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After germination, eight plants were left in each pot. Plants were watered with distilled water. Mineral fertilization was used twice: before the sowing and in the 4-5 leaf growth stage. The following crop protection chemicals against disease and pests were used twice: Amistar 250 SC, Talstar 100 EC and Nurelle D 550 EC.

Plants were cultivated in two variants: 60-70% of capillary water capacity, treated as control conditions, and 30-35% of capillary water capacity, differen- tiated from the plant flowering stage, treated as stress conditions.

Dimensions and color of kernel

The digital image analyses were performed for the surface of kernels and prepared cross-sections as done previously (KONOPKAet al. 2005). The images were acquired by a high resolution, low-noise CCD Nikon DXM-1200 color camera and analyzed by LUCIA G ver. 4.8 software. The frame grabber was at 1280x1024 pixels resolution. The kernels were examined from a distance (lens to object) of 13 cm. The light source was a KAISER RB 5004 HF with 4x36 W fluorescence (color temperature 5400oK) lamps. The results are presented in HSI (H-hue, S-saturation, I-intensity) color space. H is expressed in degrees, and S and I in percents. Geometrical features (length, width, thickness, area and elongation) were calculated automatically by the LUCIA G ver. 4.8 software and the accuracy of measurements was d = 0.05 mm. While calculat- ing the kernels volume, it was assumed that their shape corresponds to a rotational ellipsoid. Measurements were conducted on 50 kernels and their cross-sections.

Protein extraction and analysis

Before analyses grain was milled in a laboratory mill type IKA A10 (Labortechnik, Germany). Proteins were extracted using the solvent system developed by WIESERet al. (1998). Albumins plus globulins were twice extrac- ted with 1 mL of 0.4 mol L-1of NaCl with 0.067 of mol L-1HKNaPO4(pH 7.6);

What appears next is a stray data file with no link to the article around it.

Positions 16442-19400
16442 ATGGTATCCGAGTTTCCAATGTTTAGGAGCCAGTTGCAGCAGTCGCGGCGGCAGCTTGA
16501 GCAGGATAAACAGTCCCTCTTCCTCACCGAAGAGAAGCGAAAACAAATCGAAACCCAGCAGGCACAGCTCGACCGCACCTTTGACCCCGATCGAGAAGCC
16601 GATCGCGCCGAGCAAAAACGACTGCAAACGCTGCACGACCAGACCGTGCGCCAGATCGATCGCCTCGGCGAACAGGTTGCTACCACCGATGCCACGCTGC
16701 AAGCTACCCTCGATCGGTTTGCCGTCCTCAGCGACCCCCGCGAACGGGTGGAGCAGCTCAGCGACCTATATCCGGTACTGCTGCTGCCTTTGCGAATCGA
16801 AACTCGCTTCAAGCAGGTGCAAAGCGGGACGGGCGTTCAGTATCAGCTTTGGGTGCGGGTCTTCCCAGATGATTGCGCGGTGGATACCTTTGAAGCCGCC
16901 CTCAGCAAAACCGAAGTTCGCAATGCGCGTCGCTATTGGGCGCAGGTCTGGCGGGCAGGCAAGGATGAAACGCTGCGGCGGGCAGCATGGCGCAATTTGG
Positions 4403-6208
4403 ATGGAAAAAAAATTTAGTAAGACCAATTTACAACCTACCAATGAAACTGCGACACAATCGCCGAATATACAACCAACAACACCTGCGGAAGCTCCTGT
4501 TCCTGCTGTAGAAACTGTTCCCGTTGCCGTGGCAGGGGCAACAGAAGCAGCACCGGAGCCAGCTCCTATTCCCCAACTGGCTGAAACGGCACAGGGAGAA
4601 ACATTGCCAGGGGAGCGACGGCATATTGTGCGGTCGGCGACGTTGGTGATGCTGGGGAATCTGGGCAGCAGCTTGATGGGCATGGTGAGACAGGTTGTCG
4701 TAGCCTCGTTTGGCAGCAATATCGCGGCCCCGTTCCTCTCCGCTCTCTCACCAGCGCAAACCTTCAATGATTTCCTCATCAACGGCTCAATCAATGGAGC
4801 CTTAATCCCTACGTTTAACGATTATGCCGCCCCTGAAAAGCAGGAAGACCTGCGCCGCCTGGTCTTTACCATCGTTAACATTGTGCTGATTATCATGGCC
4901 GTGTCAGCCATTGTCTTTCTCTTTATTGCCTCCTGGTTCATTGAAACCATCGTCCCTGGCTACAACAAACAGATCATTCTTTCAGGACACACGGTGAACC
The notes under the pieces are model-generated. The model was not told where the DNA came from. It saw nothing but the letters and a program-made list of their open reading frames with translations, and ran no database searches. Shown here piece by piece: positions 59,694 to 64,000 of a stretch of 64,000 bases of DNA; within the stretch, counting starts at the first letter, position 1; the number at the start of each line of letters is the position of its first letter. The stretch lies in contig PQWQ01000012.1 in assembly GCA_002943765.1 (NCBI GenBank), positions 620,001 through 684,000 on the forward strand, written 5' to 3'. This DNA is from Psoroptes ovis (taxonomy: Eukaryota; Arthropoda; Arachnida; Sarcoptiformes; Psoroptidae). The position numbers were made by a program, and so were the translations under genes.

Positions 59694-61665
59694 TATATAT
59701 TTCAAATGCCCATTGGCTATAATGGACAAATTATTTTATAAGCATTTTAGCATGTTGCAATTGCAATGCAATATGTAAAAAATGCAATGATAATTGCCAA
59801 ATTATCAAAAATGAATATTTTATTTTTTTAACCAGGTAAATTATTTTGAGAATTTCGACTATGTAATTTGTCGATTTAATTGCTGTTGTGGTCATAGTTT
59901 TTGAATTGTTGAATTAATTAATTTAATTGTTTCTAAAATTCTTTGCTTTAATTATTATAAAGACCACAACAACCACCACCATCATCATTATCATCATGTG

gliadins were extracted with 1 mL of 60% ethanol (three-fold extraction), and glutenins were twice extracted with 1 mL of 50% 1-propanol, 2 mol L-1of urea, 0.05 mol L-1of Tris-HCl (pH 7.5), 1% DTT, under nitrogen. The chromatograp- hic separation was carried out on a Hewlett-Packard apparatus series 1050:

RP-18 Vydac 218TP54 column with 5 μm bead size and 300 A

˚

pore size, 250x4.6 mm; a Zorbax 300SB-C18 pre-column, 4.6x12.5 mm; a column tem- perature of 45oC, a mobile phase flow rate of 1 ml min-1, and an injection

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volume of 20 μl. A two-component gradient was used. A component: 0 min 75%, 5 min 65%, 10 min 50%, 17 min 25%, 18 min 15% and 19 min 75%. The first component (A) was water with 0.1% of TFA and the second (B) was ACN with 0.1% of TFA. The spectra were determined by a diode-array detector (HP 1050). Quantification of proteins was done by UV absorbance at 210 nm The identification of gliadins was based on the second derivative of their UV spectra according to the method developed by DZIUBA et al. (2007).

Other analyses

The grain moisture and protein were analyzed according to Polish Stan- dard PN-91/A-74010 and PN-75/A-04018, respectively. 1000 kernels were counted by Seed Counter and their mass was calculated on 15% of grain moisture. Kernel and protein density was calculated as a ratio of single kernel mass/or HPLC units and volume (volume was calculated as described in previous part: Dimensions and color of kernel).

Statistics

The experimental results were analyzed using Statistica 6.0 software (StatSoft, Tulsa, USA). Analysis of variance with Duncan tests was per- formed at a significance level of p <0.05.